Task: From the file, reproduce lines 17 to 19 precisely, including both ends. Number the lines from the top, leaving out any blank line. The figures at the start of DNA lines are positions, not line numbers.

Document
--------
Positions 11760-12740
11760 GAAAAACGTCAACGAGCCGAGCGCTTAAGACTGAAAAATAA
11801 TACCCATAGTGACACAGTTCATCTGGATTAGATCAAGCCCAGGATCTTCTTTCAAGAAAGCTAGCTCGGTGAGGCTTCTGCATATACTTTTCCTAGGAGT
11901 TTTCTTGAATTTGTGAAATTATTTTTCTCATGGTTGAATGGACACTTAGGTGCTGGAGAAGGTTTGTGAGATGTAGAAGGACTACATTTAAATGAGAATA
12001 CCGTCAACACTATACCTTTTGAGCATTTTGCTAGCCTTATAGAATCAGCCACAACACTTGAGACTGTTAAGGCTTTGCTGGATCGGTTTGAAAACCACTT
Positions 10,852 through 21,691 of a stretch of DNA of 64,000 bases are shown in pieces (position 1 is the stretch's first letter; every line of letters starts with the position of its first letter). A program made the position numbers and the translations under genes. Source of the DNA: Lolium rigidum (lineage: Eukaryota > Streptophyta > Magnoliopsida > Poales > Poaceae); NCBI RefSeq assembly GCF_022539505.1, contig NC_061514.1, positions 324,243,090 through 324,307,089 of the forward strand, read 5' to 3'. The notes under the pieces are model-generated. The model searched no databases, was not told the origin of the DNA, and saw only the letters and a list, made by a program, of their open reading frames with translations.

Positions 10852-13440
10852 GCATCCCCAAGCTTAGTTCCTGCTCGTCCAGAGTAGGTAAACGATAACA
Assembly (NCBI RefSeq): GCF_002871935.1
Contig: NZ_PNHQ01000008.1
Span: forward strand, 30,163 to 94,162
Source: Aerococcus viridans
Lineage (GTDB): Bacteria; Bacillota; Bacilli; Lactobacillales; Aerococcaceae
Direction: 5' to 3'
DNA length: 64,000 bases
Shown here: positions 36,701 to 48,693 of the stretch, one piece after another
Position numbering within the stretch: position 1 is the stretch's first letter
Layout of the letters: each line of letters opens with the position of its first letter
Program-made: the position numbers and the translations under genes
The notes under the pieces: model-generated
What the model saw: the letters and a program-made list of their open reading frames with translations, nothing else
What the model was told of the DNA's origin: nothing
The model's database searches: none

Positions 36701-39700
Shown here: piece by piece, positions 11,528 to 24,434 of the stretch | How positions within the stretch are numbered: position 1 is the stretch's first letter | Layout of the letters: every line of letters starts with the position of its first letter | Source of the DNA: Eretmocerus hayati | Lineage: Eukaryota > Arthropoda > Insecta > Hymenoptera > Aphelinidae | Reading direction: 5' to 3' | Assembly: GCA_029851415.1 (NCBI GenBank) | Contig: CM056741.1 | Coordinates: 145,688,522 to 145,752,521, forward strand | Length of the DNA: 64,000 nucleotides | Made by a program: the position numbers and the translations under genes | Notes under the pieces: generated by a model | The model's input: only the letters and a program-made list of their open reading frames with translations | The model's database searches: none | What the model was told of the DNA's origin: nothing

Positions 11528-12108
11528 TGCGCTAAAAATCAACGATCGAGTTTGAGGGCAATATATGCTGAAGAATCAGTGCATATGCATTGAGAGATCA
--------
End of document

Position numbering within the stretch: position 1 is the stretch's first letter
Layout of the letters: each line of letters opens with the position of its first letter
Program-made: the position numbers and the translations under genes